You’ve probably heard about scientists using photos of whale flukes to identify individual humpbacks. Did you know that a similar strategy is being used to count and identify zebras? Originally called StripeSpotter, it’s a barcode scanner. A barcode scanner for zebras.
I’m going to pause to let that sink in, because the mental image is just hilarious and I would hate to deny you some Monday joy. 😀
Basically how it works is, scientists take a photo of the zebras. They feed the photo into StripeSpotter, and the computer finds unique characteristics in the stripe pattern of the zebra’s coat. Any time that zebra is photographed again, it can then be checked against the database and identified.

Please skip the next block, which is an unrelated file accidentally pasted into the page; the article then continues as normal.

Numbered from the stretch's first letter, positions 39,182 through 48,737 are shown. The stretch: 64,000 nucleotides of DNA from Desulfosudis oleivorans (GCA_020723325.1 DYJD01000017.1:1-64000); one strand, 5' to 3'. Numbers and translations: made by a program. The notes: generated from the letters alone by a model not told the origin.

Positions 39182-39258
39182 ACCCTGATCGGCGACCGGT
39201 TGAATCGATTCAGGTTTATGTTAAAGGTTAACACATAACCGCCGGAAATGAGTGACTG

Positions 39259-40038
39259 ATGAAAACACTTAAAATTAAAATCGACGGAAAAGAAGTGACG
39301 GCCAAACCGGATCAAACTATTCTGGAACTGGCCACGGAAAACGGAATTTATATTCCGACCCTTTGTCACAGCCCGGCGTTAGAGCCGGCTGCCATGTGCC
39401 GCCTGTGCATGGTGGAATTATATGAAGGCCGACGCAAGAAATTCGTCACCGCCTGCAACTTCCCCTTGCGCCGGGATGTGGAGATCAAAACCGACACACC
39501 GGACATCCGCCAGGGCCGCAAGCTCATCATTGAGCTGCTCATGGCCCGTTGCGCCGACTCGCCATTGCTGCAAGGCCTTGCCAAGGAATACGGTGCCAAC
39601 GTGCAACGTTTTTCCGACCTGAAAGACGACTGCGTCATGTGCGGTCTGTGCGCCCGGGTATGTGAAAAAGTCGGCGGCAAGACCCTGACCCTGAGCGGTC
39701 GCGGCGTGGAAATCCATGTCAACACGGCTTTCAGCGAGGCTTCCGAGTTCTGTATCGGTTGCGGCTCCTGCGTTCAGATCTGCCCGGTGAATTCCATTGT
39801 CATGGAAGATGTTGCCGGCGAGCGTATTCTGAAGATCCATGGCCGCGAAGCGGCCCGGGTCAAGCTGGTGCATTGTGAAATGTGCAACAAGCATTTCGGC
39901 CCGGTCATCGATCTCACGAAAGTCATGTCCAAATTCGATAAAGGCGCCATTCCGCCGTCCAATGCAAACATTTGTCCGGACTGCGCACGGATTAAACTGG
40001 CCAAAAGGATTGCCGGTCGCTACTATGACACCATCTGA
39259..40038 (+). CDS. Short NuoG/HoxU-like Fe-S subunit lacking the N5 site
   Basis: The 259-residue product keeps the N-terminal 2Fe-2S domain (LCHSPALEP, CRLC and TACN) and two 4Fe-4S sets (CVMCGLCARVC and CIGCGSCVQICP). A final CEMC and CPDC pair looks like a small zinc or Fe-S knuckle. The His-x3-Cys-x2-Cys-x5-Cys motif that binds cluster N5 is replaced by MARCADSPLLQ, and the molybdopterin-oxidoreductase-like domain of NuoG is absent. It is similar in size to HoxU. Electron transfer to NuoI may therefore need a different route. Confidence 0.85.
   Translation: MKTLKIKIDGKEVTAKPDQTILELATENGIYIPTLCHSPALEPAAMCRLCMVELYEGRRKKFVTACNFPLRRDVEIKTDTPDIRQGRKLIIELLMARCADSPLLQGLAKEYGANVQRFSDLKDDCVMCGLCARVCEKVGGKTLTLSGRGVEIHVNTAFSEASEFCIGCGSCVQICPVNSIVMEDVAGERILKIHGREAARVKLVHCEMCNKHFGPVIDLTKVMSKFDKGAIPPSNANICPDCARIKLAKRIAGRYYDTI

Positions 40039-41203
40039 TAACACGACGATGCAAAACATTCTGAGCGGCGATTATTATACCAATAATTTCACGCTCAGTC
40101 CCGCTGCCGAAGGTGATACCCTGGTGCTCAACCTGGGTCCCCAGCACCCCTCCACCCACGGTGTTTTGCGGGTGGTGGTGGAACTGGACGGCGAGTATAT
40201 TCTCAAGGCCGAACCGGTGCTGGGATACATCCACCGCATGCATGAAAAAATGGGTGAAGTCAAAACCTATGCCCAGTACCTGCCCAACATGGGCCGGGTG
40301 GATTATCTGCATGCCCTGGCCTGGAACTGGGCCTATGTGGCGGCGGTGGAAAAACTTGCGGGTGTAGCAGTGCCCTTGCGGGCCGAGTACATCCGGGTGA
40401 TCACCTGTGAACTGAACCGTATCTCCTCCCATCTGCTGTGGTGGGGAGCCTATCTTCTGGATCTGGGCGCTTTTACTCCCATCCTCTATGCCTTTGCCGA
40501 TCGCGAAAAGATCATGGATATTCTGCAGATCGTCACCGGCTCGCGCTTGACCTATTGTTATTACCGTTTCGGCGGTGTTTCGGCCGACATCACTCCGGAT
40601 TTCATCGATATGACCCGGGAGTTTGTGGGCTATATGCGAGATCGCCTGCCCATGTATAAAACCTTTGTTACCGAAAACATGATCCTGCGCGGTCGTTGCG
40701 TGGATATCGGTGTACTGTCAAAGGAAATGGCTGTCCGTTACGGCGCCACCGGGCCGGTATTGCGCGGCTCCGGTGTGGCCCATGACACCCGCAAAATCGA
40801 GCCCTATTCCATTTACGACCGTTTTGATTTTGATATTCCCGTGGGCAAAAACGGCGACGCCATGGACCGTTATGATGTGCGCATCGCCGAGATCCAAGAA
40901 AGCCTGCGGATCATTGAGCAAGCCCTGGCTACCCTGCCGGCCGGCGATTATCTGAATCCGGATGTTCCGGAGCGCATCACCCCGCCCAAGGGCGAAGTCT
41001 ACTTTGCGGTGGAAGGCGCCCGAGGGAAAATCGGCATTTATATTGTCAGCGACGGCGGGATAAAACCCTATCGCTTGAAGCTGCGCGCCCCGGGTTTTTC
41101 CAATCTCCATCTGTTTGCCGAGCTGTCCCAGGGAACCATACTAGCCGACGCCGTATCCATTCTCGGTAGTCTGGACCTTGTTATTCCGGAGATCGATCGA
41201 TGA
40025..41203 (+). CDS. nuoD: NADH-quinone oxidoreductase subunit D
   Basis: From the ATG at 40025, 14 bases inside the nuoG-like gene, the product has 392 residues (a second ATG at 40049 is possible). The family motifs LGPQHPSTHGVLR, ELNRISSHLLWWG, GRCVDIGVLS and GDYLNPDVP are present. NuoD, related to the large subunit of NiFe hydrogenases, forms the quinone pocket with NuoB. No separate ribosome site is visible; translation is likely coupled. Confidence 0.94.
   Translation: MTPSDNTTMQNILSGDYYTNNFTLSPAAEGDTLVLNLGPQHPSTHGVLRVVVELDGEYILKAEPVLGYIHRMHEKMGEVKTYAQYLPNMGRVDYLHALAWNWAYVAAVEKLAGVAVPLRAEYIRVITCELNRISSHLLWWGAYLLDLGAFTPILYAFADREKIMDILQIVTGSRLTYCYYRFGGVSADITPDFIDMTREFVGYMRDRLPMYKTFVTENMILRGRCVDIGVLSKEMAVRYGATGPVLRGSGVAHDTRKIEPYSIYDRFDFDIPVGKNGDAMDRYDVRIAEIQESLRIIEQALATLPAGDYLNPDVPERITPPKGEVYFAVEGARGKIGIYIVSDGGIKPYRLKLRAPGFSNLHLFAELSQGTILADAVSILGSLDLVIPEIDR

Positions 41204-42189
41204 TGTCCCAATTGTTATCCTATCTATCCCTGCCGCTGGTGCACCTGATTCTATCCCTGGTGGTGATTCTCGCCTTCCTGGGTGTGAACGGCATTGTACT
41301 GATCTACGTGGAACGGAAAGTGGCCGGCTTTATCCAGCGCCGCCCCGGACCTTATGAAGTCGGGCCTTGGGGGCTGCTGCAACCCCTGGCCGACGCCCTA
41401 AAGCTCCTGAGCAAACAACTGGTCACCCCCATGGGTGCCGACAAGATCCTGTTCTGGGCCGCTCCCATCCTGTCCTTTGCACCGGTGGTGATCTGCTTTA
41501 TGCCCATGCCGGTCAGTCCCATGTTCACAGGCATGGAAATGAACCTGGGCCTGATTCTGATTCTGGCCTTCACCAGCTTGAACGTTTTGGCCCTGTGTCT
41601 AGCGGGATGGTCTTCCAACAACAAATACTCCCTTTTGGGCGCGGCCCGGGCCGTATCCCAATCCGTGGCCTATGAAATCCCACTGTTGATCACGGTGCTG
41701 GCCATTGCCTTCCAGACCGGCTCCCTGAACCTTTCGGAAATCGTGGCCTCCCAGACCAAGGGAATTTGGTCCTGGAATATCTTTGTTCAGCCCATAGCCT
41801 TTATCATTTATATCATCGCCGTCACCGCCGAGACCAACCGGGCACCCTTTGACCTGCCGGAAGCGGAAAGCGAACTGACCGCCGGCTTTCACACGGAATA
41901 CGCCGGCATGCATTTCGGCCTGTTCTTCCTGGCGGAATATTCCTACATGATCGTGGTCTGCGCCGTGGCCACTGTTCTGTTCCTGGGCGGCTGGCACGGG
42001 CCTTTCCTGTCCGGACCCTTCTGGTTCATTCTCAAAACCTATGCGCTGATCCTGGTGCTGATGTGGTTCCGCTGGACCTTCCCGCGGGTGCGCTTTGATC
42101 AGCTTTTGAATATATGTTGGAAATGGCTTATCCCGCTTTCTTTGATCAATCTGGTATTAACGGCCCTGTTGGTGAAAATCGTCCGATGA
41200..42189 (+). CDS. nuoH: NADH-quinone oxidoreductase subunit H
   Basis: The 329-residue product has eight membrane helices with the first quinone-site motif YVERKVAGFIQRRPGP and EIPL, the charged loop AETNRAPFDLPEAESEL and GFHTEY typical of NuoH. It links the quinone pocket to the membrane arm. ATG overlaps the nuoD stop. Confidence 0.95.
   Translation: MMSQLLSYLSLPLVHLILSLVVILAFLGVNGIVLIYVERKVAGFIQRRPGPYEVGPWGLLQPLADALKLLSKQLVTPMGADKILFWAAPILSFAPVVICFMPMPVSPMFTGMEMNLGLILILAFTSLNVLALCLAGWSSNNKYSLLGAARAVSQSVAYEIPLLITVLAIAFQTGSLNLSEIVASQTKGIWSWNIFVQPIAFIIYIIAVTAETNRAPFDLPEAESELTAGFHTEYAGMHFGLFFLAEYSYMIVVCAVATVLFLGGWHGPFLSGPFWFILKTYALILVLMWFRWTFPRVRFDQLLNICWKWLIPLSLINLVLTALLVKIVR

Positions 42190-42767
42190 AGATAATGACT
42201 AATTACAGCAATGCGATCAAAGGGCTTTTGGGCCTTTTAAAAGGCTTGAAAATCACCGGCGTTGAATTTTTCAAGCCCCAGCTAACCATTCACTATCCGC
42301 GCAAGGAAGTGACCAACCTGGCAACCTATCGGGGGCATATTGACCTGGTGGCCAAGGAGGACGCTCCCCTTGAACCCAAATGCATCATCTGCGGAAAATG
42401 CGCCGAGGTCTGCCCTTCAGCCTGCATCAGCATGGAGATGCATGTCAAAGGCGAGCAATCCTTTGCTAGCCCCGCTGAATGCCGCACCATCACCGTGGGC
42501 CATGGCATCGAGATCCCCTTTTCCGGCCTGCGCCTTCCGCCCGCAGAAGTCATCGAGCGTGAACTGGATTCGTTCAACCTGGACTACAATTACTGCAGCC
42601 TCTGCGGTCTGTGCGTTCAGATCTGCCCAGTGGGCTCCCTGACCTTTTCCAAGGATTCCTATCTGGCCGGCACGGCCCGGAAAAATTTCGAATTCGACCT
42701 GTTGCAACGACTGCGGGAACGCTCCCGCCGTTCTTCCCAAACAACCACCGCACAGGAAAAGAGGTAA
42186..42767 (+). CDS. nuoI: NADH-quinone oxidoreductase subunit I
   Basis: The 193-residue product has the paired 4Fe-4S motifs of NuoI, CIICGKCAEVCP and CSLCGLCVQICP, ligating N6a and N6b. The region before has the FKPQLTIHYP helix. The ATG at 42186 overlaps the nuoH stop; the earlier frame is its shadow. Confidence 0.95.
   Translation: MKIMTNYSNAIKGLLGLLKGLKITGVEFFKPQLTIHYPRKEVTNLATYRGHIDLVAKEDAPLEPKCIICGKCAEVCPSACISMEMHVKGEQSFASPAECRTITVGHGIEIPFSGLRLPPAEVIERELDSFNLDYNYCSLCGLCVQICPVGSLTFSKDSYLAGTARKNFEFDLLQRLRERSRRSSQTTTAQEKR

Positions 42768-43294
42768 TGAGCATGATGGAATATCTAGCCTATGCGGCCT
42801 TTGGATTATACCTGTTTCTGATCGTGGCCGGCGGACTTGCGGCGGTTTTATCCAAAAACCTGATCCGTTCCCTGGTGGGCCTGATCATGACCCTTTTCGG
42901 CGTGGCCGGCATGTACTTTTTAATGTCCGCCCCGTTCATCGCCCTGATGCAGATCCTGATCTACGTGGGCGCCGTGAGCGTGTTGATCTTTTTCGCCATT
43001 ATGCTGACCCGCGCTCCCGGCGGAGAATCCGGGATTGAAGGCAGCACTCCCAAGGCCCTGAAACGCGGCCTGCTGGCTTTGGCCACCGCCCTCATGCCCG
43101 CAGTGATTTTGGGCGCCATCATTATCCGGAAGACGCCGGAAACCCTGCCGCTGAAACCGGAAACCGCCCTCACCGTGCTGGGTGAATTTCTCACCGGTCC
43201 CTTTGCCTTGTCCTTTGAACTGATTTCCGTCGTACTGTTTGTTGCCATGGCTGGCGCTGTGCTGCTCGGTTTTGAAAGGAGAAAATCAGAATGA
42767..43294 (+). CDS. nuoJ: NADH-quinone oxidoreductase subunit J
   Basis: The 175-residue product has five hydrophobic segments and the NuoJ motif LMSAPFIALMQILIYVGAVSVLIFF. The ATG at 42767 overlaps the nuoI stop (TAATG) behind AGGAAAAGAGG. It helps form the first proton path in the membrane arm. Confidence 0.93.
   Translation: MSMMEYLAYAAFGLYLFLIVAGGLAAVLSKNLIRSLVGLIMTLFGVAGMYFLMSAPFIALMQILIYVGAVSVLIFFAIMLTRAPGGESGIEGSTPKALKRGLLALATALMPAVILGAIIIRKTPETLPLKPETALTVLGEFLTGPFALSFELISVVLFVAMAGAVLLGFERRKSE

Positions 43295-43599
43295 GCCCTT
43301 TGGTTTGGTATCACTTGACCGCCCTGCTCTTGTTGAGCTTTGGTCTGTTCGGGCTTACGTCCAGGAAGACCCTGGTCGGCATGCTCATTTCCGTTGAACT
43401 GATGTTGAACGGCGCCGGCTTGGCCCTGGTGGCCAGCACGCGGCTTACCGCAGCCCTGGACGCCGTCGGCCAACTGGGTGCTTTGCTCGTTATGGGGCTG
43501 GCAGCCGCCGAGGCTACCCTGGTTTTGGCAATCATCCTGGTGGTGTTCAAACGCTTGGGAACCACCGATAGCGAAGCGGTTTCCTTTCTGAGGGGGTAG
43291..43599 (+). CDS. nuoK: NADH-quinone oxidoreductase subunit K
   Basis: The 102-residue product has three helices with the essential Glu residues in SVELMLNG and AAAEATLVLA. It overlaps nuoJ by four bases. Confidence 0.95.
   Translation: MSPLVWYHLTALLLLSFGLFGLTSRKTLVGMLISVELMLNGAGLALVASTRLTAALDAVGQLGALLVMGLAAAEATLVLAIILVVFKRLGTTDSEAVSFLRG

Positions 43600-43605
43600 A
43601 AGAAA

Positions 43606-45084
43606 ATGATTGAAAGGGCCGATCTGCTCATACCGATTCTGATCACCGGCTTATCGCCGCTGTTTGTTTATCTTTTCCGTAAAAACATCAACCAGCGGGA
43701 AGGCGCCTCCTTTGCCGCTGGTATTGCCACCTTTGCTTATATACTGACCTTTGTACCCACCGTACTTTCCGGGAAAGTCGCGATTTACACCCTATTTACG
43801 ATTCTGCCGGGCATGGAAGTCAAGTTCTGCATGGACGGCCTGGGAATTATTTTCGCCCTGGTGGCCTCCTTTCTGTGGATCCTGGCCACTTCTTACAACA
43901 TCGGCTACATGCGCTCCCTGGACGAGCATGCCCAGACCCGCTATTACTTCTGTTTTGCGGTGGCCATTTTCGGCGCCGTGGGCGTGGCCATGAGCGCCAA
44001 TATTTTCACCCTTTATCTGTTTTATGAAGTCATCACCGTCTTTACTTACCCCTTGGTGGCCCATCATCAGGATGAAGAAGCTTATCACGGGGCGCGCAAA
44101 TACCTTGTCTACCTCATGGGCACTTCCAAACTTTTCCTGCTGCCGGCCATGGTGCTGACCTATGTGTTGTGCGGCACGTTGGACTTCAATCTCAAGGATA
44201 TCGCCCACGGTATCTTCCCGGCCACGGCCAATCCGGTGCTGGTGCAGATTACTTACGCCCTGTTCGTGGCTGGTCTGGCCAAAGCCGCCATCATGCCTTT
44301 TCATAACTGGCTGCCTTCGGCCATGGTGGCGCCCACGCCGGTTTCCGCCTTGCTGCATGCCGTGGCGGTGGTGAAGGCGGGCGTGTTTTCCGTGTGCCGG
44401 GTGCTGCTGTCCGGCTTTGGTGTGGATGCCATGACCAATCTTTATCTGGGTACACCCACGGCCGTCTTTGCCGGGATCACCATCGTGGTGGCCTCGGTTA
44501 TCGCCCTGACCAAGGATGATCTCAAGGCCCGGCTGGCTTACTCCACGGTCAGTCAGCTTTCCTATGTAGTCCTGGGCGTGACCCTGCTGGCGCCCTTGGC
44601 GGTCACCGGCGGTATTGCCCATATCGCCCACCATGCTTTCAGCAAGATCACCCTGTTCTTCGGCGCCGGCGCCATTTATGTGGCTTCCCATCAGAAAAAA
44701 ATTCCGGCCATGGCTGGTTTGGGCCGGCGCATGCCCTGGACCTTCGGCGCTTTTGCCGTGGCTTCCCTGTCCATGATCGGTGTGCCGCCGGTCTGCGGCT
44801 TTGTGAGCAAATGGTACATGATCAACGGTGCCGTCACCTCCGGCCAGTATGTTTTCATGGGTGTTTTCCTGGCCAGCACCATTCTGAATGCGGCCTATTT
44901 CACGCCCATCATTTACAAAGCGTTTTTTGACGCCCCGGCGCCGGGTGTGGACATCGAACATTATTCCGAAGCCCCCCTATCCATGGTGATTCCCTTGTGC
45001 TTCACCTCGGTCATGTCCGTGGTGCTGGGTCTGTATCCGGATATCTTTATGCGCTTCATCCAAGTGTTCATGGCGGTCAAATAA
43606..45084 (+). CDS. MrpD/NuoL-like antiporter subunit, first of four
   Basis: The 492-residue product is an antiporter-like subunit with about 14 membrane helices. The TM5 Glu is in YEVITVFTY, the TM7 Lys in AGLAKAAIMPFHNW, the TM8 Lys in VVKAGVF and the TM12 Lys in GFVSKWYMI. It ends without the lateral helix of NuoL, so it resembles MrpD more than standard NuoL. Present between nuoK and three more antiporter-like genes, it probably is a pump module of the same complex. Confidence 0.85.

This is supercool, because, unlike supermarket barcode scanners, where you have to hold the package at just the right angle while doing a little dance for the scanner gods, StripeSpotter works on “noisy” pictures. The kind that you’re likely to get when shooting long-distance photos of a whole herd of zebras while riding a bouncy jeep across a dusty savanna. StripeSpotter also works on spotty animals, like giraffes, so it’s flexible too.
Why does this matter, you ask? There are lots of reasons scientists need to know which animal they’re looking at. For one thing, being able to identify individual animals makes it possible to count them. Counting helps scientists figure out whether a population is growing or shrinking, and, by extension, whether the species is endangered. It’s also really helpful to know what individual animals are doing out there in the wild – whether they migrate or stay put, what they’re eating, whether they are reproducing… the possibilities are both important and endless.